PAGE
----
Amending laws to protect innocent people
Abuse in any way, shape or form can never be condoned but a fair trial system needs to be acheived and the system needs to prevent financial gain through making false allegations.
We believe that the Government should introduce or amend laws to properly protect innocent people from the damage caused by being falsely accused of committing a crime, including some or all of these proposals:
Financial compensation for alleged victims of sexual offences should be replaced with free counselling and other mental help unless there is absolute corroboration (video or photographic evidence of abuse, DNA from semen on the victim or his/her clothing if the victim is underage, etc.)
Enforce ‘Innocent until proved guilty’; nobody should ever again be convicted for a crime they didn’t commit just because someone else says they committed the crime. The judge must state to the jury: “If you have doubts, and those doubts are reasonable, then you must find the defendant not guilty”
There must be anonymity for all defendants until point of conviction.
A statute of limitations should be introduced to forbid prosecutors from charging someone with a crime that was alleged to have taken place more than five years ago where the only evidence of the crime is someone’s word. (In the case of the alleged victim being a child, they should have up to age 21 to make their allegation.)
Convictions should be quashed if there is ‘lurking doubt’ of the appellant’s guilt, following the Conclusions and Recommendations of the House of Commons Justice Committee Report on the Criminal Cases Review Commission.
Make it illegal to change the nature of any charges after the trial has begun.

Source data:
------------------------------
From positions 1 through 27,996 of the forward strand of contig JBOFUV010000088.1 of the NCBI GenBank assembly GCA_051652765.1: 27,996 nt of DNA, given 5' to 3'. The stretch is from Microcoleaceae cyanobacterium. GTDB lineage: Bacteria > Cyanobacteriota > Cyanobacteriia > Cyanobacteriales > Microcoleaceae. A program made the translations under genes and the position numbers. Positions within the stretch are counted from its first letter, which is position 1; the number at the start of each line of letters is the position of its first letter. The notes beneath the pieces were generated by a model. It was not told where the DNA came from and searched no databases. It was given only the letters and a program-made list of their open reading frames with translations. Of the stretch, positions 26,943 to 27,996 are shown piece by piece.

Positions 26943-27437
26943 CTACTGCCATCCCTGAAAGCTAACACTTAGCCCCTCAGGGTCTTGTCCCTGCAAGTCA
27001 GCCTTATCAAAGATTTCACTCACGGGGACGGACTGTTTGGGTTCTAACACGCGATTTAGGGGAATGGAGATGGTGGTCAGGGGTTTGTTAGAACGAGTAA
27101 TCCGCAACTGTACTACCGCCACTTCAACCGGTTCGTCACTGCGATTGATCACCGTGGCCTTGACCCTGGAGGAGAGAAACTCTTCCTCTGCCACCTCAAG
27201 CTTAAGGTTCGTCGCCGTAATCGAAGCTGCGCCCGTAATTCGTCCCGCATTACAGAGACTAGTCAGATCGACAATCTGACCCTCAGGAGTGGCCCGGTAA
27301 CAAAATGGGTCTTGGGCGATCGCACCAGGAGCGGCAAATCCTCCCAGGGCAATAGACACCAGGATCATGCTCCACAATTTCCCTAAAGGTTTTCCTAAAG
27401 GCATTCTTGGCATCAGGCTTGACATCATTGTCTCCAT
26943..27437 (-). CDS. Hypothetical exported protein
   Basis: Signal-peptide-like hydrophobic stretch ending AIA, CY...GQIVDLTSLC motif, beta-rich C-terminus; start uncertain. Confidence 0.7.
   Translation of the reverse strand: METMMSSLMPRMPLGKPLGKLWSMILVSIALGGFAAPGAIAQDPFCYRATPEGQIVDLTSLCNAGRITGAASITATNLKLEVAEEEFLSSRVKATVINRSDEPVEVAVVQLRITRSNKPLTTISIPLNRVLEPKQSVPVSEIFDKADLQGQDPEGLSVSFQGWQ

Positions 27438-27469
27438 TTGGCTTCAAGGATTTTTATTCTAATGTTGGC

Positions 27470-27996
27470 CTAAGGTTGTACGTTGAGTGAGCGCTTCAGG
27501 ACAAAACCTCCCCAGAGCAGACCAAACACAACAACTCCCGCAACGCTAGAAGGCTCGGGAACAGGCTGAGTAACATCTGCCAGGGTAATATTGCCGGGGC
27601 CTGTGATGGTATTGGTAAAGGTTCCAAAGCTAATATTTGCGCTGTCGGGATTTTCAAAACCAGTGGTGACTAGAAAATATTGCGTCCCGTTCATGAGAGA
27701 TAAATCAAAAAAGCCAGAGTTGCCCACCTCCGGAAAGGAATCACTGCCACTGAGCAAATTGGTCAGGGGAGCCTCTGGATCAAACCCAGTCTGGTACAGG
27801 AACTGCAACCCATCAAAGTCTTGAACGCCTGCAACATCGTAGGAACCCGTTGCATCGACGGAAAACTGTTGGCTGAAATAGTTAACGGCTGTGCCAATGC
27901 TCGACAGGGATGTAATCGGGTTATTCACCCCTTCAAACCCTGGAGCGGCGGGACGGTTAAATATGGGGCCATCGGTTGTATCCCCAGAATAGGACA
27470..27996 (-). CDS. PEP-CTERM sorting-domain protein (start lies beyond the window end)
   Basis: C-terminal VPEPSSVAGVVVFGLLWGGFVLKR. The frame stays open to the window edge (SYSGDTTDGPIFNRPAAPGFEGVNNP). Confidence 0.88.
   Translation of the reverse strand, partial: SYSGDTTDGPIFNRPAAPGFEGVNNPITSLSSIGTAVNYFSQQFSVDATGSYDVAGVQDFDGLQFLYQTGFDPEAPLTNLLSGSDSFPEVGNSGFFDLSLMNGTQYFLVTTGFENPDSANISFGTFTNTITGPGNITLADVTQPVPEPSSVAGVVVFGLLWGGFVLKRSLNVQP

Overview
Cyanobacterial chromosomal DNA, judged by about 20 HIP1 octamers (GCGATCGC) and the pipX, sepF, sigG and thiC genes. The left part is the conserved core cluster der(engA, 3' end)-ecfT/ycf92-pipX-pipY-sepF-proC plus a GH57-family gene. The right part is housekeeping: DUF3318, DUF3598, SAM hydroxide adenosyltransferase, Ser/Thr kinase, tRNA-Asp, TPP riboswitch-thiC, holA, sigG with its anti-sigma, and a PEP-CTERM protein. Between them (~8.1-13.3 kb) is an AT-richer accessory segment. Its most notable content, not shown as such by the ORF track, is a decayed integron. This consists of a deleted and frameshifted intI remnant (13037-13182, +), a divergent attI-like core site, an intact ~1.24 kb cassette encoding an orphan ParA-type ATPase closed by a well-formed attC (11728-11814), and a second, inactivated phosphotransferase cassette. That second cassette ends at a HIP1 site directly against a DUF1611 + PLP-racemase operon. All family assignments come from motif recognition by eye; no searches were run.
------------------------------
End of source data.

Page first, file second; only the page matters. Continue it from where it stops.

Juries’ deliberations should be audio/video recorded and then where the evidence suggests innocence but the jury found them guilty anyway, the Court of Appeal should be able to consider whether the jury simply ‘got it wrong’.
Ensure that the Government's proposed Bill of Rights, while making it easier to convict (and deport in some cases) the truly guilty, also fully protects the ‘innocent until proved guilty’ status so that the innocent falsely-accused are not caught up in this.
Why is this important?
Many false accusations result from there being financial 'compensation' available if accusers are believed. Removing the financial reward for lying will dramatically reduce false allegations. When this change was made in Germany, the number of allegations dropped by over 80%, strongly suggesting that the majority of allegations made before this change took place were motivated by money.
While everyone is supposed to be considered 'Innocent until proved guilty', this does not happen in reality. Many have their name smeared in the press, lose their jobs, are put in prison, on remand, etc.
People realise they can make a false allegations of abuse dating back so far that there is no way the innocent victim can prove their innocence.
When a defendant proves they could not have committed a crime on a date or place specified, the accusers are proved to have given false information. And yet these discrepancies are often glossed over at trial, with the judge or prosecutor saying the accuser "might have got confused", and the date, place and other details are changed. When this happens after the defendant has presented their case, the defendant is then not afforded the opportunity to obtain evidence proving their innocence of the new accusation with the different details.
Juries get it wrong. If Juries’ deliberations were audio/video recorded, an appeal court could check whether they made serious errors of judgement during their deliberations.
Petition can be signed here